Technical Information

Acoustic Theory

Theory of Acoustic Guidance

For fish to be repelled by a sound, a number of criteria must be met:

  1. The fish must be able to detect the frequencies used to compose the deterrent signal.
  2. The sound signal composition must be of a type that is repellent to fish (note: some sounds attract, others have no effect);
  3. The level of the sound must be high enough to elicit a reaction, taking account of the background noise.

The background noise issue is important, especially where acoustic systems are deployed near to underwater machinery such as pumps and turbines. In such cases it may be necessary to measure the underwater noise spectra under typical operating conditions before a system is designed.

Underwater noise may be repellent to fish if:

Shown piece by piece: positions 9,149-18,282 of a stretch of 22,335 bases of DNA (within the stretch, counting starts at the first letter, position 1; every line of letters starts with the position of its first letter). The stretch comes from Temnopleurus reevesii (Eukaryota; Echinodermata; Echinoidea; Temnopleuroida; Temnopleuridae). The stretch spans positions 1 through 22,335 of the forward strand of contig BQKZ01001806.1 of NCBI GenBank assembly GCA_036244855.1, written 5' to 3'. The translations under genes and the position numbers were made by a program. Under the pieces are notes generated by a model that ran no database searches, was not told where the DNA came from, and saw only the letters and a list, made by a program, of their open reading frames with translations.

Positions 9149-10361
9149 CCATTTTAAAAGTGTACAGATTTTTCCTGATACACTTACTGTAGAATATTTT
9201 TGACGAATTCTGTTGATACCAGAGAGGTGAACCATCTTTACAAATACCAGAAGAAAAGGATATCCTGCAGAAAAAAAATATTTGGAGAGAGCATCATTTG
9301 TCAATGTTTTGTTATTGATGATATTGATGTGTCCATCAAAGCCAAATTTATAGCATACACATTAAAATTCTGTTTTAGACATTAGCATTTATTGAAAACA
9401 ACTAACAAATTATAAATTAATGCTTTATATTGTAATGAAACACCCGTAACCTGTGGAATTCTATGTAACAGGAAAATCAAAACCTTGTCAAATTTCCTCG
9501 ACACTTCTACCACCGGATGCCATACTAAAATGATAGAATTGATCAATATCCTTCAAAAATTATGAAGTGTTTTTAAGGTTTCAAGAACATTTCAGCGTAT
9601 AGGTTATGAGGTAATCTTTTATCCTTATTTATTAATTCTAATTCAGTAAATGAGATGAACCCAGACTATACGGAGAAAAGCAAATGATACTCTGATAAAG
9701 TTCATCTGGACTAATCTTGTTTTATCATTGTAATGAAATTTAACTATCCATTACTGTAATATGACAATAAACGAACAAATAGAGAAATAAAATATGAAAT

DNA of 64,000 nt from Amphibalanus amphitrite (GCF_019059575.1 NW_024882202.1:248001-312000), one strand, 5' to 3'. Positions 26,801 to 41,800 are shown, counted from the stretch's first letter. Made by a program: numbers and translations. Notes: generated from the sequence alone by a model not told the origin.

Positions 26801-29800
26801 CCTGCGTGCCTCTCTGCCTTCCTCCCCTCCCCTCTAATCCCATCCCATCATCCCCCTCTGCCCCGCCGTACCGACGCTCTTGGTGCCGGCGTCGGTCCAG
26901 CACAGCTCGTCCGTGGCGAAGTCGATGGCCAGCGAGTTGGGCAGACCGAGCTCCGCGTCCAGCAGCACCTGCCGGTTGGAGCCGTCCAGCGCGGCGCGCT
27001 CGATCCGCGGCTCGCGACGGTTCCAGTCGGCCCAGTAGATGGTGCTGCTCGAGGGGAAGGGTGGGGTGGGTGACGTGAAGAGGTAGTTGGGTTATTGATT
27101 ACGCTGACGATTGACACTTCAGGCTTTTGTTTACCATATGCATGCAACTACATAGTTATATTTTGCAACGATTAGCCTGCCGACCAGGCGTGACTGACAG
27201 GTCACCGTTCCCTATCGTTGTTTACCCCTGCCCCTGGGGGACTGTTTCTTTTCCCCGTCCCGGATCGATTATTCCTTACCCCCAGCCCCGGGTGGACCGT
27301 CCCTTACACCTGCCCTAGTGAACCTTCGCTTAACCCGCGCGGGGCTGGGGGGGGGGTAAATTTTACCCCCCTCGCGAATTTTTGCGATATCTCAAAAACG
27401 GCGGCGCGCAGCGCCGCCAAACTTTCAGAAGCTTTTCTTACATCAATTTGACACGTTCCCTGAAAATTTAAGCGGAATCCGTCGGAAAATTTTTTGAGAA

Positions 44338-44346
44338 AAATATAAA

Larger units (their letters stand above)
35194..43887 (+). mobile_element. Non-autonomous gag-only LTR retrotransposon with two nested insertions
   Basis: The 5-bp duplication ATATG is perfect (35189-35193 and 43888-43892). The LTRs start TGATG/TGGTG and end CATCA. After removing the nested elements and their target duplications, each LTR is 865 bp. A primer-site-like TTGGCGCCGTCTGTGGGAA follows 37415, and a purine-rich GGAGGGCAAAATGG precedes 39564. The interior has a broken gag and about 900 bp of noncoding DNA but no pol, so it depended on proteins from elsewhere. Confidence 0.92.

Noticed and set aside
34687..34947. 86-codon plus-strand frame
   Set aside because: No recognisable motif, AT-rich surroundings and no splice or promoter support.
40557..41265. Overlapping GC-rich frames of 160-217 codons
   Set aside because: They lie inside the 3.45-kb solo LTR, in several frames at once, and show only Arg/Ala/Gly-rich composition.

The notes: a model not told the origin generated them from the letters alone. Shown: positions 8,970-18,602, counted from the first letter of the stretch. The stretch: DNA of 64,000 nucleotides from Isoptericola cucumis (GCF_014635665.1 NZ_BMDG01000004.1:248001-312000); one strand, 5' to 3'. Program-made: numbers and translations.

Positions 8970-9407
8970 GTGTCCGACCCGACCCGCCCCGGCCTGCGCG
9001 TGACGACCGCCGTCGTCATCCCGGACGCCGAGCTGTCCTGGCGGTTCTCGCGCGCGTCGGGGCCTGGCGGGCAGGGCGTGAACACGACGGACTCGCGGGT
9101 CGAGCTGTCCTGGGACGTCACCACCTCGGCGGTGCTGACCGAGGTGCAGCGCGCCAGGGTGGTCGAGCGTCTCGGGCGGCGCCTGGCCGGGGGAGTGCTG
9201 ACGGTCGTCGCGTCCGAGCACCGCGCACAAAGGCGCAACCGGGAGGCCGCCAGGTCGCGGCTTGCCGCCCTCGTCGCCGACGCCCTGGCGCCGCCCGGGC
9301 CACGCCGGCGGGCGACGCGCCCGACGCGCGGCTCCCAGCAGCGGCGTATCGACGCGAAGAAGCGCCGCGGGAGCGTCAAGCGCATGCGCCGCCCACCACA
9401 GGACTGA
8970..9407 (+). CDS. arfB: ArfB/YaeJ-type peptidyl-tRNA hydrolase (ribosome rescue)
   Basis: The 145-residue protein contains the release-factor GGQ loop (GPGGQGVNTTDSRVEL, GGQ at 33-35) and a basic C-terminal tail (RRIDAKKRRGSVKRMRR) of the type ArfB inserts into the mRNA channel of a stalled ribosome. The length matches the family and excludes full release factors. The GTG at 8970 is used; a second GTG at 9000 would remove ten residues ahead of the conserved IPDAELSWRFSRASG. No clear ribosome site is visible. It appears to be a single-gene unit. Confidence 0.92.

1. Noise of any type having frequencies that lie within the fish hearing range is emitted at very high audio levels (but this is very cost-inefficient and may impact on other biota);
  2. The characteristics of the noise have any special biological meaning to the fish (e.g. mimicking the approach of a predator);
  3. The noise is designed by experimentation to cause particularly strong avoidance.

The biological approach (b) may offer good possibilities for individual species but the empirical approach (c) has yielded a number of signal types that are effective against a wide range of species. It is type (c) signals that are used within FGS acoustic deterrent systems.

The signal types that have proved most effective in all applications are based on artificially generated waveforms that rapidly cycle in amplitude and frequency content, thus reducing habituation. A human equivalent would be being made to stand near to a wailing police or ambulance siren. It simply gets uncomfortable, so you move away!

For further information on acoustic issues associated with installing a fish deflection system please contact FGS.